This is such a dark and twisted tale – another dream-story – in which Jenny the dog ventures forth to find the meaning of her life.

  2. Ancient Editor says:

    One of my personal favorites is Outside Over There, which touches me deeply. Didn’t know all this about Wild Things. Thanks so much.

  3. Happy 83rd to one of my few heroes. May Maurice Sendak live forever!

  4. suzi w. says:

    Happy 83rd!! My favorites are Where the Wild Things Are and all of the lyrics he wrote for “Really Rosie,” especially “Pierre,” which I’m pretty sure is one of the Nutshell library books.

    And yes, how fitting that it is Nat’l Ice Tea day. I think I’ll have some at lunch to celebrate…

  5. Carol Sibley says:

    Every time I teach “Where the Wild Things Are” to preservice teachers, I am amazed at the new discoveries made by the students . The book is incredibly rich. There is always more to notice. Fans of Maurice Sendak may enjoy a new DVD about him: “Tell Them Anything You Want: A Portrait of Maurice Sendak.”

  6. Tobin says:

    Anita! Thank you for celebrating the master on your wonderful blog! What a man he is!

    Were you there at Lesley U. when Mr. Sendak spoke a few years ago? It was a wonderful, very personal speech, in which he talked about another genesis for the Wild Things: His own Yiddish relatives when he was a small boy, who he remembered peering down at him, pinching him, clutching him, and crooning, “You’re so adorable we’ll eat you up!” At age five (or whatever) he took them seriously.

    I had a friend who sang the role of one of the Wild Things in Oliver Knussen’s opera based on the book. The Wild Things, as I remember it, are a kind of atonal barber-shop trio who sing a wonderful flurry of half-words and nonsense syllables — which, in Mr. Sendak’s libretto, are often hacked up Yiddishisms. It restores to an adult audience that feeling the young Sendak must have had of these towering, equivocal beings who roar a half-known language.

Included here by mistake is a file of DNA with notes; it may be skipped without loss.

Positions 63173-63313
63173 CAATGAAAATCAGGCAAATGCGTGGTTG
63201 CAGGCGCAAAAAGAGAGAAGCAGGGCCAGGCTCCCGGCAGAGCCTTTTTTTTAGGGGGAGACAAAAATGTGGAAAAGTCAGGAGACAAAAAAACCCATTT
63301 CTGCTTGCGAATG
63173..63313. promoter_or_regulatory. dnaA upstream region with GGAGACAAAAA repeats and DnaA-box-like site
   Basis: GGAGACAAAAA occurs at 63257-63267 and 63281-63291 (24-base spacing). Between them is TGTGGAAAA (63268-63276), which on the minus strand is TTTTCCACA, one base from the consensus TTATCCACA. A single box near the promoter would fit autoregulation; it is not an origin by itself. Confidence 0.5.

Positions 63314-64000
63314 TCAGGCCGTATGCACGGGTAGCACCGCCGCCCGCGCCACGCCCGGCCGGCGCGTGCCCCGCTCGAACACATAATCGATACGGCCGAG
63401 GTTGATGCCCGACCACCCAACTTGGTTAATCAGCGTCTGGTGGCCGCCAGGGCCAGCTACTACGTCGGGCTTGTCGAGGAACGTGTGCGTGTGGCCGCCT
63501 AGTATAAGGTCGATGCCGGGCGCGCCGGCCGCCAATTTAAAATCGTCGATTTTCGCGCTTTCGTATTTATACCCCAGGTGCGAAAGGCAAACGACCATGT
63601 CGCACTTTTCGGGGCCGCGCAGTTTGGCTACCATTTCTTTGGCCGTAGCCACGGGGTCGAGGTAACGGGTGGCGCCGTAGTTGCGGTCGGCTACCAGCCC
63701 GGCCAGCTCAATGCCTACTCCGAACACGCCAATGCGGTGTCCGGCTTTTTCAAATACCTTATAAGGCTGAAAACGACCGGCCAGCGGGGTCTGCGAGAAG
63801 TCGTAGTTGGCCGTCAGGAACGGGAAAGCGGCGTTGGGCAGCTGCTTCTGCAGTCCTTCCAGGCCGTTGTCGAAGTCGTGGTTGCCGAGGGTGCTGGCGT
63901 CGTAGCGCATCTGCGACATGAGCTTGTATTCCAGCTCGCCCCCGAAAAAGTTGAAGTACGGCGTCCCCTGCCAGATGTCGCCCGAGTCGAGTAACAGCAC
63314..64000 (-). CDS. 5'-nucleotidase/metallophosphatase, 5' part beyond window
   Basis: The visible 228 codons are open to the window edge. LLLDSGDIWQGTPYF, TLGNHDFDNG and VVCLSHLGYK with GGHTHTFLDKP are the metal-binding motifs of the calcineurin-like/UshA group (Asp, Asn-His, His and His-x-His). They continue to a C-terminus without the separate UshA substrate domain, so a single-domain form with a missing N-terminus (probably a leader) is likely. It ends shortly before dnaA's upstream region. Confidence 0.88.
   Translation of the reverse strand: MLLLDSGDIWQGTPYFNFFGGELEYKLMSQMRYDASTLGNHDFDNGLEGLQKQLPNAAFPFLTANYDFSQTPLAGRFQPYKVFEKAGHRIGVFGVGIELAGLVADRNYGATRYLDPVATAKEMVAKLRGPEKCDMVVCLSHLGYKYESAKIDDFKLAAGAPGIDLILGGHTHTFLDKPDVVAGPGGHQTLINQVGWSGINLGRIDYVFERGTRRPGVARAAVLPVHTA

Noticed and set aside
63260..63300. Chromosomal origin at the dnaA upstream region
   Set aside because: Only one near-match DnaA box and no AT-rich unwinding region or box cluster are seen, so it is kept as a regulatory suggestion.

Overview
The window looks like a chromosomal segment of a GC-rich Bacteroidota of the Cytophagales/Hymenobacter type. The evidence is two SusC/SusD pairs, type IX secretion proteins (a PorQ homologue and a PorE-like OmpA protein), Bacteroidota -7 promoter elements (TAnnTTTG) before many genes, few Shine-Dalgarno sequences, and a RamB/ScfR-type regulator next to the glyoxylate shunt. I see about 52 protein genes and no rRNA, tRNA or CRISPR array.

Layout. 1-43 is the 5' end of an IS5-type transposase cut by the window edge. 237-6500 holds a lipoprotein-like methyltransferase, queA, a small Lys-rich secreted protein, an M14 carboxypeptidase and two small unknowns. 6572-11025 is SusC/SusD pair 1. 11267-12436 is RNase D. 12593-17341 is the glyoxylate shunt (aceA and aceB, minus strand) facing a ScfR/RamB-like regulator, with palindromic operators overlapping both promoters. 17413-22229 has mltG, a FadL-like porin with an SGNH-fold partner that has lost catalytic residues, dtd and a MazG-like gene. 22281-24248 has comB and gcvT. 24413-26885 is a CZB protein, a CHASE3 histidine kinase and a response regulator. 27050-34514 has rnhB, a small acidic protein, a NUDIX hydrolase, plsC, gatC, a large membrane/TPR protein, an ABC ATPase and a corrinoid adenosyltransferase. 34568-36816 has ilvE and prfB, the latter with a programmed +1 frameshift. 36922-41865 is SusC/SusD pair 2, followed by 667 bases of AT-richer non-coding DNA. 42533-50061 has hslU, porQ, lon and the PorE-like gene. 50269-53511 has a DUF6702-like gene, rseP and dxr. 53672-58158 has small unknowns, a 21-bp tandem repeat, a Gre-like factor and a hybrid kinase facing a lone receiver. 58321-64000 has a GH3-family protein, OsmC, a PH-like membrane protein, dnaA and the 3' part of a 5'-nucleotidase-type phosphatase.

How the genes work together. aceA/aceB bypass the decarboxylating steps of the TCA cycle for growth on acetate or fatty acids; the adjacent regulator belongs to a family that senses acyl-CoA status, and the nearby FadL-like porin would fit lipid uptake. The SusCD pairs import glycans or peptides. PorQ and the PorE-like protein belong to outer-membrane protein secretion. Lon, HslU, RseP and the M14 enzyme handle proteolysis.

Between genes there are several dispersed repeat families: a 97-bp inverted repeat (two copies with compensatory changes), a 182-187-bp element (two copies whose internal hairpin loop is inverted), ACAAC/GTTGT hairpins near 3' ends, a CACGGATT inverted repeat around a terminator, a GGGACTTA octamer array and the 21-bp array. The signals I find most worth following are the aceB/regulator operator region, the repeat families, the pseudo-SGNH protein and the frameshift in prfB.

My friend, who was staying with me while the opera was staged, stomped around my apartment bellowing at everyone, “Yumyumyum! Eat you up!”

    Not what you want to hear from a houseguest. I made sure to put out extra breakfast.



  7. Anita says:

    Tobin: I was at MIT for, I believe, his Arbuthnot, a few years ago. An amazing speaker always.

    Thanks everyone for the comments.

  8. Yes, the perfect picture book in every way.
    Just how perfect I learned from my then 3 year old son who was sent to his room for some now forgotten misdeed. After a few minutes I heard the door open, “Not yet!” I yelled, to which he replied in an earnest, hopeful voice, “Oh, I’m not ready yet, Mommy. But when does the forest start to grow?” One of my all time favorite memories. Happy Birthday, Maurice and thank you!

  9. suzi w. says:

    I can vouch for Carol, the DVD on Maurice Sendak is wonderful. Such a different view of the man.

  10. It’s impossible to pick a favorite. My eldest looked so like a Sendak character when he cried when he was small. He’s fifteen & he still kind of does.

  11. Beth says:

    In the last week I’ve been re-reading a collection of lectures given by MS, Stephen Greenblatt and others at Berkeley about 10 years ago exploring, among other things, how childhood trauma informed Sendak’s work. Despite the grim premise, Sendak’s humour, erudition and generosity of spirit really shine through. Happy birthday, Mr Sendak!

  12. Erin says:

    I chose the story for my Picturebook project from The Juniper Tree. Using only 4 colors and 5 pages of construction paper, I told the story of Mrs. Gertrude.

  13. suzi w. says:

    Anita, thank you.

    this man’s life touched mine in so many ways…I think mostly through the Really Rosie songs and the nutshell library. A friend of mine and I when we are upset send each other lyrics from Really Rosie back and forth on Twitter. Our favorite line “I can tap across the TappanZee” has created a new form of “twitter cupcake,” the TappanZee Cupcake.

    He lived with such a strange dignity. And I MUST get my hands on the Juniper Tree.

    happy 84th to a man we will always remember.